TOKYO (Reuters) - Ousted Nissan Motor Co chairman Carlos Ghosn's legal woes deepened on Friday with the start of a civil trial in Yokohama, Japan, where his former employer is seeking 10 billion yen ($95 million) in damages.
"The legal actions initiated today form part of Nissan's policy of holding Ghosn accountable for the harm and financial losses incurred by the company due to (his) misconduct," Nissan said in a statement.
Ghosn, who also ran French carmaker Renault SA, has been in Lebanon since January after fleeing Japan before he was due to stand trial. He denies any wrongdoing.
Prosecutors, who arrested Ghosn two years ago, have charged him with hiding 9.3 billion yen ($88.6 million) in compensation, enriching himself at Nissan's expense through $5 million payments to a Middle East car dealership and temporarily transferring personal financial losses to the automaker's books.
The "Nissan civil lawsuit is an extension to the extremely unreasonable internal investigation with sinister intent by a portion of Nissan's senior management and the unreasonable arrests and indictments by the public prosecutors," Ghosn said in an emailed statement.
Ghosn, who has said he was removed from Nissan to thwart any merger with Renault, which already owns 43% of the Japanese carmaker, was represented in the Yokohama court by lawyers.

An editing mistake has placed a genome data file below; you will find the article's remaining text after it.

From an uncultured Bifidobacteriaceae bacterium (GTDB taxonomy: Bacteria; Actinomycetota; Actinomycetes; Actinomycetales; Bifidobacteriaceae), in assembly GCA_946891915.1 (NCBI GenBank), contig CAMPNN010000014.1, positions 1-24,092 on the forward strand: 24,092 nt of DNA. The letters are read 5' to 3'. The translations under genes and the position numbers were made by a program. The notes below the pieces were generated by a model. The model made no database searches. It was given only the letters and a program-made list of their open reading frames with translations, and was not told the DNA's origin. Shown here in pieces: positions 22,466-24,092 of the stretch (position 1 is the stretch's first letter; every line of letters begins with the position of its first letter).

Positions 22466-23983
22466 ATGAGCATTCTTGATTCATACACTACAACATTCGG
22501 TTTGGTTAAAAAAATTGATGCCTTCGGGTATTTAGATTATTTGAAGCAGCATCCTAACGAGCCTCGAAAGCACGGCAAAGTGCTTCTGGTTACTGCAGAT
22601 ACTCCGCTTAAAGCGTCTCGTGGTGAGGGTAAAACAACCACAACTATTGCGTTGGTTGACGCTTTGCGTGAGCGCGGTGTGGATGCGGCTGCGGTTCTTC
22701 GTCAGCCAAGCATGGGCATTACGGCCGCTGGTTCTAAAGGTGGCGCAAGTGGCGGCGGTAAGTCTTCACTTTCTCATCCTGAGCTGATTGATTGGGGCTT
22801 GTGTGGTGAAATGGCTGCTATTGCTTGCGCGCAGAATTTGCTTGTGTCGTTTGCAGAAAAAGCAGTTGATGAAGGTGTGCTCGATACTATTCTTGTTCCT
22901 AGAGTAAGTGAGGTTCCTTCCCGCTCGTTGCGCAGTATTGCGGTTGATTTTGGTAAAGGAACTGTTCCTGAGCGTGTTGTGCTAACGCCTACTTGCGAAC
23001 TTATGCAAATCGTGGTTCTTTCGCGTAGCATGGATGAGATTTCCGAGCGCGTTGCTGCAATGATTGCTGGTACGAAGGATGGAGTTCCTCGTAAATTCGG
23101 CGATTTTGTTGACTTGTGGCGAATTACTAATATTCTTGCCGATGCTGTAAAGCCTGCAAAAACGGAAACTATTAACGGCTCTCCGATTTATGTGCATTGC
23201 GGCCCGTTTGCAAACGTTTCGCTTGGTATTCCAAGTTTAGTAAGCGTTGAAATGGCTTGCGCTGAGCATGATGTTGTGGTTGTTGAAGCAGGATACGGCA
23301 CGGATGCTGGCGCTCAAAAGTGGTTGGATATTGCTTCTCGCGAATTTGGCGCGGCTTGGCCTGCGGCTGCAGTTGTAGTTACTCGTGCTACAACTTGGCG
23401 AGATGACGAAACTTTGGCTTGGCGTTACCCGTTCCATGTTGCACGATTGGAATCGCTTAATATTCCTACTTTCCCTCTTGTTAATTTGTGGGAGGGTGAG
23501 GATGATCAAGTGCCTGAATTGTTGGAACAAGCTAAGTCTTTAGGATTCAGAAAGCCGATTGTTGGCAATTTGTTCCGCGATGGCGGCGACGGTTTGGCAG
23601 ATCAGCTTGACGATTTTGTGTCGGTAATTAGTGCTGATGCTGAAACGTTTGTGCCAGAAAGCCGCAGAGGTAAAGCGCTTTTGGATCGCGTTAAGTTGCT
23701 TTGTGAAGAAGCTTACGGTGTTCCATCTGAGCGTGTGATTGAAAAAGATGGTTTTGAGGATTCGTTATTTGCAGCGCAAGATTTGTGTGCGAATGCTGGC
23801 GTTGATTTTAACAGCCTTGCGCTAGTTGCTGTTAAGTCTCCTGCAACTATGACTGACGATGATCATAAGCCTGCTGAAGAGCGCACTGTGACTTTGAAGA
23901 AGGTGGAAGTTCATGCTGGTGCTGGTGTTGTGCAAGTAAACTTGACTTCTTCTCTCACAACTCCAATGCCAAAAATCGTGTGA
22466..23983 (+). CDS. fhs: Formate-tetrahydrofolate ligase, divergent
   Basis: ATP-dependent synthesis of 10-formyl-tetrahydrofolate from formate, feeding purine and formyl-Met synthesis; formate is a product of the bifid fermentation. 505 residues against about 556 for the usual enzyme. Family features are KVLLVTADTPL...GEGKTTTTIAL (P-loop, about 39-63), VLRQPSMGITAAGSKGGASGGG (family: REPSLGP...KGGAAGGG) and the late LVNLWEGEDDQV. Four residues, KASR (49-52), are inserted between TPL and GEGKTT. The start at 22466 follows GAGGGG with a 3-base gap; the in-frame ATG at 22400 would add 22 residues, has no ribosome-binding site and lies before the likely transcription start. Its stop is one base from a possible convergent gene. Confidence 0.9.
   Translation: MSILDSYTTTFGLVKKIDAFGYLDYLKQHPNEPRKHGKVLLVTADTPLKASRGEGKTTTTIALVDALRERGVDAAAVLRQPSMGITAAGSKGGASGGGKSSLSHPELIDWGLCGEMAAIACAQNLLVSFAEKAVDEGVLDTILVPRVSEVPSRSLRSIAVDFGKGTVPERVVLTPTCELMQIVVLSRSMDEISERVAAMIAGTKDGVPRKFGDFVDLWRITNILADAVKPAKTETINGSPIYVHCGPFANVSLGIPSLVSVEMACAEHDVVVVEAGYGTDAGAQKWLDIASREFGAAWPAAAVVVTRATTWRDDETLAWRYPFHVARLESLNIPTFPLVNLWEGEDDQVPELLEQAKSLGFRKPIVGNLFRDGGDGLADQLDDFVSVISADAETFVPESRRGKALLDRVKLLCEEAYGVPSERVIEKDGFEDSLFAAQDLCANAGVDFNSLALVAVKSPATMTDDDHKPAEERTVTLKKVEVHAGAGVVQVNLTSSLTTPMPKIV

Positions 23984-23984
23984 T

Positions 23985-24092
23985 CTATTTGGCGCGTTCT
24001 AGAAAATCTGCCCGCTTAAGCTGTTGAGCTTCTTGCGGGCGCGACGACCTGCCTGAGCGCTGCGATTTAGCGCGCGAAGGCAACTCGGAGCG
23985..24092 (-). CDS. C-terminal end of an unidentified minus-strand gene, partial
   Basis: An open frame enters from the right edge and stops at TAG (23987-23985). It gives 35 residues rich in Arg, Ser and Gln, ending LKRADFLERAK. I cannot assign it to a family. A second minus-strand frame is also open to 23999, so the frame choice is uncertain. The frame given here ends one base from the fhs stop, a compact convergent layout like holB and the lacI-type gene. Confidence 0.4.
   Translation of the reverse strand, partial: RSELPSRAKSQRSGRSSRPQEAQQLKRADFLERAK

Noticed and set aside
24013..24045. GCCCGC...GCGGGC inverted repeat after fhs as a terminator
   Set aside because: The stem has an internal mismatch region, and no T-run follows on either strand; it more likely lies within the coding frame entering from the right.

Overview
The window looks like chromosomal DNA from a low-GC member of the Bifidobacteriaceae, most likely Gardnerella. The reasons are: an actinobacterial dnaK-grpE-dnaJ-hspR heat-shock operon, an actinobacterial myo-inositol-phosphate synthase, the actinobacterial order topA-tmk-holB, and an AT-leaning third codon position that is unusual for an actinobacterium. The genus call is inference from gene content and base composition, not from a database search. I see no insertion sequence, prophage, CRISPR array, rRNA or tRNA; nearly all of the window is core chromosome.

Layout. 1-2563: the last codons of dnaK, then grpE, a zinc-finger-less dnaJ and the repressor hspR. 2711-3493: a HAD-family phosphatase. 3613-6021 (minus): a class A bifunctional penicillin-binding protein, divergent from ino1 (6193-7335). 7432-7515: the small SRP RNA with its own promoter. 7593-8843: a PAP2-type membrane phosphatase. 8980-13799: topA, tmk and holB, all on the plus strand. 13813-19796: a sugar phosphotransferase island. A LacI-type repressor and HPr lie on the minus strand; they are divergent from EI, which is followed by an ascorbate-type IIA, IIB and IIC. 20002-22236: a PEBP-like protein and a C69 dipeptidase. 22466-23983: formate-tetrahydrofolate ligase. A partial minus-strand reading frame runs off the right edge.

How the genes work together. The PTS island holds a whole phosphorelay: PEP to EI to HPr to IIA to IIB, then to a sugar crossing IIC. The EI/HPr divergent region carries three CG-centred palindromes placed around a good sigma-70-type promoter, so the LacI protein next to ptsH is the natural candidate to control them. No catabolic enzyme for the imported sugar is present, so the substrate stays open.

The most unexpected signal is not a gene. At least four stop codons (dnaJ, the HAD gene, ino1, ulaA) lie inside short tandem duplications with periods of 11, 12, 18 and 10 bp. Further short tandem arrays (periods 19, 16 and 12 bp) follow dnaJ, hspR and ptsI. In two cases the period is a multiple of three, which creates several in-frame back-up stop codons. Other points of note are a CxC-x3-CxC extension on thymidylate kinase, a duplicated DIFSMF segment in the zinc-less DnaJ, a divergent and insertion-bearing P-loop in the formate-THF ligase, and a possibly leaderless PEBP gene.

The civil proceeding got underway as the criminal trial of former Nissan executive Greg Kelly, who is accused of helping Ghosn hide his earnings, continued at a court in Tokyo.
Kelly, who has lived in Japan since his release on bail almost two years ago, also denies any wrongdoing. Nissan, which is also a defendant in that trial, has pleaded guilty. If found guilty, Kelly could face up to ten years in prison and a 10 million yen fine. The conviction rate in Japan is around 99%.
Nissan is drawing back from the business expansion undertaken under Ghosn. On Thursday, it trimmed its full-year operating loss forecast as a rebound in auto demand in China and elsewhere helped boost sales.
($1 = 105.0000 yen)
(Reporting by Tim Kelly Editing by Mark Potter)
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